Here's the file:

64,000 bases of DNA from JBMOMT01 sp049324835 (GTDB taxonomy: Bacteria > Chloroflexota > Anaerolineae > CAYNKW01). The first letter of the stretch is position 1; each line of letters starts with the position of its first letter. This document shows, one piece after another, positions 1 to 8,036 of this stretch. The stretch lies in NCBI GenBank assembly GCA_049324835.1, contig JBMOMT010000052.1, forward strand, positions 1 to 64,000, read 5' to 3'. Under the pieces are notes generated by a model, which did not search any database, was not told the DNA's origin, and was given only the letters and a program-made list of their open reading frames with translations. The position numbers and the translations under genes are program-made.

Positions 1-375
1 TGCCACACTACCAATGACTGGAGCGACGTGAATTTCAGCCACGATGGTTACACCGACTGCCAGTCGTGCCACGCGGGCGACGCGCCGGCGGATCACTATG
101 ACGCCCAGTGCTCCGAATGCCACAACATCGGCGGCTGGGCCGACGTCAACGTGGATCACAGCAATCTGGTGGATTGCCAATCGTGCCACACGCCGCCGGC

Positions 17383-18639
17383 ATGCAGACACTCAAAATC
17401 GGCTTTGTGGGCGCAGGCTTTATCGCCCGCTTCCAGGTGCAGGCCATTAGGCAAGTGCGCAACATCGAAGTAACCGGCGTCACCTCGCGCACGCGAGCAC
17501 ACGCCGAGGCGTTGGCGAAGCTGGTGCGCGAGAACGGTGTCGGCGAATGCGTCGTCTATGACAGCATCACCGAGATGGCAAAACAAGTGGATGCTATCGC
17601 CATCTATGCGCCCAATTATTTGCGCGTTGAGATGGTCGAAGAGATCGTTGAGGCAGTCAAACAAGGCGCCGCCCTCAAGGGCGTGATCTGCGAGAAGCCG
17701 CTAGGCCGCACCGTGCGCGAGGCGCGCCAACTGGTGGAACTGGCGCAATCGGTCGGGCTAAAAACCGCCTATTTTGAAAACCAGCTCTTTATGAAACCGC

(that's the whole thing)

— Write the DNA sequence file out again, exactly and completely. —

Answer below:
64,000 bases of DNA from JBMOMT01 sp049324835 (GTDB taxonomy: Bacteria > Chloroflexota > Anaerolineae > CAYNKW01). The first letter of the stretch is position 1; each line of letters starts with the position of its first letter. This document shows, one piece after another, positions 1 to 8,036 of this stretch. The stretch lies in NCBI GenBank assembly GCA_049324835.1, contig JBMOMT010000052.1, forward strand, positions 1 to 64,000, read 5' to 3'. Under the pieces are notes generated by a model, which did not search any database, was not told the DNA's origin, and was given only the letters and a program-made list of their open reading frames with translations. The position numbers and the translations under genes are program-made.

Positions 1-375
1 TGCCACACTACCAATGACTGGAGCGACGTGAATTTCAGCCACGATGGTTACACCGACTGCCAGTCGTGCCACGCGGGCGACGCGCCGGCGGATCACTATG
101 ACGCCCAGTGCTCCGAATGCCACAACATCGGCGGCTGGGCCGACGTCAACGTGGATCACAGCAATCTGGTGGATTGCCAATCGTGCCACACGCCGCCGGC

Positions 17383-18639
17383 ATGCAGACACTCAAAATC
17401 GGCTTTGTGGGCGCAGGCTTTATCGCCCGCTTCCAGGTGCAGGCCATTAGGCAAGTGCGCAACATCGAAGTAACCGGCGTCACCTCGCGCACGCGAGCAC
17501 ACGCCGAGGCGTTGGCGAAGCTGGTGCGCGAGAACGGTGTCGGCGAATGCGTCGTCTATGACAGCATCACCGAGATGGCAAAACAAGTGGATGCTATCGC
17601 CATCTATGCGCCCAATTATTTGCGCGTTGAGATGGTCGAAGAGATCGTTGAGGCAGTCAAACAAGGCGCCGCCCTCAAGGGCGTGATCTGCGAGAAGCCG
17701 CTAGGCCGCACCGTGCGCGAGGCGCGCCAACTGGTGGAACTGGCGCAATCGGTCGGGCTAAAAACCGCCTATTTTGAAAACCAGCTCTTTATGAAACCGC